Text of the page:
Ringling Bros. circus to close after 146 years

ELLENTON, Fla. (AP) – The owners of Ringling Bros and Barnum & Bailey Circus announced Saturday that they will close the 146-year-old show in May.

Kenneth Feld, the chairman and CEO of Feld Entertainment, which owns the circus, said declining attendance combined with high operating costs are the reasons for closing.

Here’s where things stand with the iconic show:

WHEN IS THE CIRCUS’ FINAL SHOW?

Ringling Bros. has two touring circuses this season: “Circus Extreme” and “Out of This World.” The final show for “Circus Extreme” will be in Providence, Rhode Island, on May 7, and the other will close after a performance in Uniondale, New York, at the Nassau County Coliseum on May 21.

WHAT HAPPENS BETWEEN NOW AND MAY?

The two touring circuses will perform a total of 30 shows over the next four months. Most of the shows will be held in the South or the East Coast. Major stops include Atlanta, Washington, Philadelphia, Boston and Brooklyn. Tickets can still be purchased online and at venues.

WHAT WILL HAPPEN TO THE EMPLOYEES?

The Feld family has owned the circus for 49 years, and employs some 500 people for the show. Those employees were told about the closure on Saturday night, after shows in Orlando and Miami. A handful will be placed in positions with the company’s other shows – it owns Monster Jam, Disney on Ice and Marvel Live, among other things – but most will be out of a job. Chief Operating Officer Juliette Feld said the company will help employees with job placement and resumes. In some cases where a circus employee lives on the tour rail car (the circus travels by train), the company will also help with housing relocation.

WHAT WILL HAPPEN TO THE ANIMALS?

In May of 2016, Ringling retired all of its elephants to a property in central Florida. Forty elephants live at the Center for Elephant Conservation in Polk County. But the circus still has other animals, such as lions, tigers, camels, donkeys, alpacas, kangaroos and llamas.

Juliette Feld says homes will be found for the animals, but the company will continue operating the Center for Elephant Conservation.

WHAT WILL HAPPEN TO THE COSTUMES AND PROPS?

The Feld family hasn’t decided what it will do with the enormous warehouse filled with circus costumes and props. Kenneth Feld says the company will continue to work with the Circus Museum at The Ringling in Sarasota. That museum holds memorabilia dating to the 1800s, when John Ringling and his family founded Ringling Bros and Barnum and Bailey Circus.

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From New York to Wisconsin to London and beyond, the Ringling Bros. and Barnum & Bailey circus has performed for millions of fans during its 146-year reign as one of the world’s biggest big tops.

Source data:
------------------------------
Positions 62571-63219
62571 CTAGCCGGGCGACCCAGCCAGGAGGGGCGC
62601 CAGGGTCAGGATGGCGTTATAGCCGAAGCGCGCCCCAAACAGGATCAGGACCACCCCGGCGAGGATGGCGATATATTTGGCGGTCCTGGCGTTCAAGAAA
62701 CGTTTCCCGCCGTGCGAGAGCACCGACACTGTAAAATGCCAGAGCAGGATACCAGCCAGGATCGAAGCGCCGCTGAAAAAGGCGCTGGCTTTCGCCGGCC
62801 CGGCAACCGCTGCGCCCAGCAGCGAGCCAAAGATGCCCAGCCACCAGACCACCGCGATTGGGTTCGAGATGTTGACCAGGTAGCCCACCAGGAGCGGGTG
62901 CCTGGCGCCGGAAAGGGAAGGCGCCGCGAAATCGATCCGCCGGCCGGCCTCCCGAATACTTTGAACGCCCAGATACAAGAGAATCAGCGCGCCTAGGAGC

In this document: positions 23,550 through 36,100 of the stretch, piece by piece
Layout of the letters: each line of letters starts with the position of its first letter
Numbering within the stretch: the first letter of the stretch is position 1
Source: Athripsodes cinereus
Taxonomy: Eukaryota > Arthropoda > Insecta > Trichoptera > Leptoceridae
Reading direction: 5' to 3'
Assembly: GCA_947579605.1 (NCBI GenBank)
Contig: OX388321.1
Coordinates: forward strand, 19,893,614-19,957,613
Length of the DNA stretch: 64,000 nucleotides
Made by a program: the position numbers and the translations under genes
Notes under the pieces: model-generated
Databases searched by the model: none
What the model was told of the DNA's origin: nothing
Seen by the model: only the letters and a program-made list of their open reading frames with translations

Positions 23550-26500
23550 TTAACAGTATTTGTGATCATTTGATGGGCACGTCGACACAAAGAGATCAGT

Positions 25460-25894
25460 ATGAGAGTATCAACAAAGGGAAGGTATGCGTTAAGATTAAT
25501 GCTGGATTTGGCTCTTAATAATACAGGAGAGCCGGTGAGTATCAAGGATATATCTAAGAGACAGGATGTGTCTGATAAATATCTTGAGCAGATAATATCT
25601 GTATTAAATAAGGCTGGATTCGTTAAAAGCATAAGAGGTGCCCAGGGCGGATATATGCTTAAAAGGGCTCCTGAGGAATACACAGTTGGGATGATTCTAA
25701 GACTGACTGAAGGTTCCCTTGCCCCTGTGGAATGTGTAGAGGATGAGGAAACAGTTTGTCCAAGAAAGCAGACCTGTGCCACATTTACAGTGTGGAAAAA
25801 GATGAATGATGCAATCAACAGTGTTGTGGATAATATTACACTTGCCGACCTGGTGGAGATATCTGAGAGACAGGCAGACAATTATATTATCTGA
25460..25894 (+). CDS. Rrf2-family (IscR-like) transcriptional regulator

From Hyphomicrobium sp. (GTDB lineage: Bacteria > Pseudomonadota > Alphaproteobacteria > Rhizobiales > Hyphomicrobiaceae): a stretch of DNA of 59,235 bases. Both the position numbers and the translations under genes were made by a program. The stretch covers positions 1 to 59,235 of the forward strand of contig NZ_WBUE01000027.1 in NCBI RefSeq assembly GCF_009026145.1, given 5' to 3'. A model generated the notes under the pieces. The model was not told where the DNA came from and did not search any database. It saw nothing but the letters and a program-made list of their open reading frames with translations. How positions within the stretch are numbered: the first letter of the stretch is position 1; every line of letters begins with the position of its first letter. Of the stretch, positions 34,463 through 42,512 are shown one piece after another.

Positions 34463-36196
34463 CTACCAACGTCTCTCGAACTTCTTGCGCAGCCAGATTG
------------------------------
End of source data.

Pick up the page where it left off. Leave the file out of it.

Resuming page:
The show, which is closing down permanently because of declining ticket sales, has its roots in a spectacle that began two decades before the U.S. Civil War – equal parts freak show, zoo and museum. In 1881 it officially became the circus that generations grew up watching and saw many evolutions over the years, most recently with its decision to retire its elephant acts.

– 1841 – Phineas Taylor Barnum buys Scudder’s American Museum in New York City and renames it Barnum’s American Museum, which was something of a zoo, museum, lecture hall and freak show. It was filled with artifacts and items from around the world. The museum later burned down. Barnum also took his show on the road as “P.T. Barnum’s Grand Traveling American Museum.”

– 1881 – Barnum partners with James A. Bailey and James L. Hutchinson for “P.T. Barnum’s Greatest Show On Earth, And The Great London Circus, Sanger’s Royal British Menagerie and The Grand International Allied Shows United,” later shortened to the “Barnum & London Circus.”

– 1882 – The Ringling Brothers – Alf, Al, Charles, John and Otto – performed their first vaudeville-style show in Mazomanie, Wisconsin.

– 1884 – The Ringling Brothers Circus begins as a traveling performance.

– 1887 – The official Ringling touring show became the “Ringling Bros. United Monster Shows, Great Double Circus, Royal European Menagerie, Museum, Caravan, and Congress of Trained Animals.”

– 1895 – The Ringlings decided to branch out to New England, which was already the territory of P.T. Barnum. According to the Wisconsin Historical Society, the two circuses “agreed to divide the U.S. rather than compete head-to-head. The Ringlings established their headquarters in Chicago while Barnum and Bailey stayed in New York.”

– 1907 – After the death of James Bailey, the Ringlings buy Barnum and Bailey. They keep the circuses separate, and the Wisconsin Historical Society wrote that by the 1910s the Ringling Bros. Circus had more than 1,000 employees, 335 horses, 26 elephants, 16 camels and other assorted animals that traveled on 92 railcars. The Barnum and Bailey Circus was roughly the same size.

– 1919 – The two circuses merged and became known as “Ringling Bros. and Barnum & Bailey Combined Shows.”

– 1927 – John Ringling moves circus headquarters to Sarasota, Florida.

– 1967 – Irvin Feld, a music and entertainment promoter, buys The Ringling circus and formally acquires it in a ceremony held at the Colosseum in Rome.

– 1985 – Kenneth Feld, Irvin’s son, becomes the owner of Feld Entertainment and the circus after his father dies.

– 2016 – Feld Entertainment announces it will retire elephants from its circus shows. The animals are moved to its Center for Elephant Conservation in Polk County, Florida.

– 2017 – Feld Entertainment announces that it will close the Ringling Bros and Barnum & Bailey Circus.

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